And the one who understands and appreciates the role of God as the sole source of sustenance in his life will also warmly receive and accept God’s loving discipline. God provides for all our needs, from the physical to the spiritual and the psychological to the moral. He loves us enough to discipline us. He patiently trains and lovingly corrects us.

My child, don’t reject the Lord’s discipline,
    and don’t be upset when he corrects you.
For the Lord corrects those he loves,
    just as a father corrects a child in whom he delights. – Proverbs 3:11-12 NLT

So, the one who willfully seeks the wisdom of God through an ever-deepening relationship with God will always experience a well-balanced does of blessings and discipline.

English Standard Version (ESV) The Holy Bible, English Standard Version. ESV® Permanent Text Edition® (2016). Copyright © 2001 by Crossway Bibles, a publishing ministry of Good News Publishers.

New Living Translation (NLT) Holy Bible, New Living Translation, copyright © 1996, 2004, 2015 by Tyndale House Foundation. Used by permission of Tyndale House Publishers Inc., Carol Stream, Illinois 60188. All rights reserved.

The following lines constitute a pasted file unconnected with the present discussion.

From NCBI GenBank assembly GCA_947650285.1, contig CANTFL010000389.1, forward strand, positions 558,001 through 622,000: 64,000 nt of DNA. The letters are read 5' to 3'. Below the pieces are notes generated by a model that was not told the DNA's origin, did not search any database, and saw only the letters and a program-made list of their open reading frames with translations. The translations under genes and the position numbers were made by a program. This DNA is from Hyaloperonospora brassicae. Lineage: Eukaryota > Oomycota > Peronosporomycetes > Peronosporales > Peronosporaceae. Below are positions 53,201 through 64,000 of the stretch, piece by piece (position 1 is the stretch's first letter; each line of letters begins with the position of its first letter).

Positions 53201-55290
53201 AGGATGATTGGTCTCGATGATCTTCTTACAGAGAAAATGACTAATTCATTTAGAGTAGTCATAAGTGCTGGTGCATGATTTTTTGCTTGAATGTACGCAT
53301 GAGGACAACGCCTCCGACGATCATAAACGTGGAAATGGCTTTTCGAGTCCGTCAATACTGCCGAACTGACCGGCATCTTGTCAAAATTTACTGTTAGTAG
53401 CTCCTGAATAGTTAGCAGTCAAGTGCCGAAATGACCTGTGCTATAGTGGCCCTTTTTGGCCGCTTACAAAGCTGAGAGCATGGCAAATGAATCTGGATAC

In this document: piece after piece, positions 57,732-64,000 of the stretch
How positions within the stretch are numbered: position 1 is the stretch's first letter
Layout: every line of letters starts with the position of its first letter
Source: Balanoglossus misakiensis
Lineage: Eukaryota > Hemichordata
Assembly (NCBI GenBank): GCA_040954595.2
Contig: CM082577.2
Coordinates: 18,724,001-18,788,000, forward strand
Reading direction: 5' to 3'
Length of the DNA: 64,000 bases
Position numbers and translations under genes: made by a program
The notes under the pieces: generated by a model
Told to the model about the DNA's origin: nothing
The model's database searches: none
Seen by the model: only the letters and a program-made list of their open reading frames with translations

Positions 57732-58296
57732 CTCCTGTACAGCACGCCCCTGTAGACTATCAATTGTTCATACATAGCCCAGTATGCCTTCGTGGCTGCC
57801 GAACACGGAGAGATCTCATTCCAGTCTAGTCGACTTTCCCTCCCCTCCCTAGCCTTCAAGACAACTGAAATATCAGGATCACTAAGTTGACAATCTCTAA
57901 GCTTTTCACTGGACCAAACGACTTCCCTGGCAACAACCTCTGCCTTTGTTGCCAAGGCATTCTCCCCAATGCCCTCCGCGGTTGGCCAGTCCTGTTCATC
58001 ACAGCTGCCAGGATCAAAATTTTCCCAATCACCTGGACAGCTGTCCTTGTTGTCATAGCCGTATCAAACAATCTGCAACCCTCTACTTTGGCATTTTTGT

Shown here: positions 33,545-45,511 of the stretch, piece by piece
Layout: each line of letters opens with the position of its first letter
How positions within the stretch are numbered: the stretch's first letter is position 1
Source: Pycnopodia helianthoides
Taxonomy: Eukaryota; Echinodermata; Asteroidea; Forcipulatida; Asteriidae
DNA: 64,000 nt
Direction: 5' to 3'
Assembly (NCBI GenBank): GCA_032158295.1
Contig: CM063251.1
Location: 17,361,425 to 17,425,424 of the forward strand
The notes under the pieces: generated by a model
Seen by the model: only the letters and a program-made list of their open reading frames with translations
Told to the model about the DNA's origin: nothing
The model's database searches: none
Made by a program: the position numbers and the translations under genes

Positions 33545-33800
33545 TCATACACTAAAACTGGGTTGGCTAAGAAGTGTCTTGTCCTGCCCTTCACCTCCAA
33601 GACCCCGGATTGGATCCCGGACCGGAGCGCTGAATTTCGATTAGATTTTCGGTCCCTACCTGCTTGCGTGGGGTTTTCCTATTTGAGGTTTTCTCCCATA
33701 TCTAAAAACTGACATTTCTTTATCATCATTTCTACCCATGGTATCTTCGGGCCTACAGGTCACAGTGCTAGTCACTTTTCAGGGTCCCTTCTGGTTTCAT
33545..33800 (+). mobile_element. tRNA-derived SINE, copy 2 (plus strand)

New English Translation (NET)NET Bible® copyright ©1996-2017 by Biblical Studies Press, L.L.C. http://netbible.com All rights reserved.

 

Peace, Love, and Faith

21 So that you also may know how I am and what I am doing, Tychicus the beloved brother and faithful minister in the Lord will tell you everything. 22 I have sent him to you for this very purpose, that you may know how we are, and that he may encourage your hearts.

23 Peace be to the brothers, and love with faith, from God the Father and the Lord Jesus Christ. 24 Grace be with all who love our Lord Jesus Christ with love incorruptible. Ephesians 6:21-24 ESV

For the first time in his letter, Paul turns his attention to himself. He has written the letter while under house arrest in Rome, awaiting trial. He had been arrested in Jerusalem having been accused by the Jews of allegedly bringing Gentiles into the temple and defiling it (Acts 21:28-30). The Jews had been so incensed at Paul that they wanted to kill him, but he had been rescued by Roman soldiers. Paul ended up having to defend himself before the Sanhedrin, the Roman governor, and King Agrippa. Eventually, he was shipped off to Rome because, as a Roman citizen, he had appealed for a trial before Caesar. So, while under house arrest, he wrote this letter to the Ephesians. In fact, Paul wrote many of his letters while physically detained in Rome. He made very good use of his time and continued to minister to the churches he had helped to plant.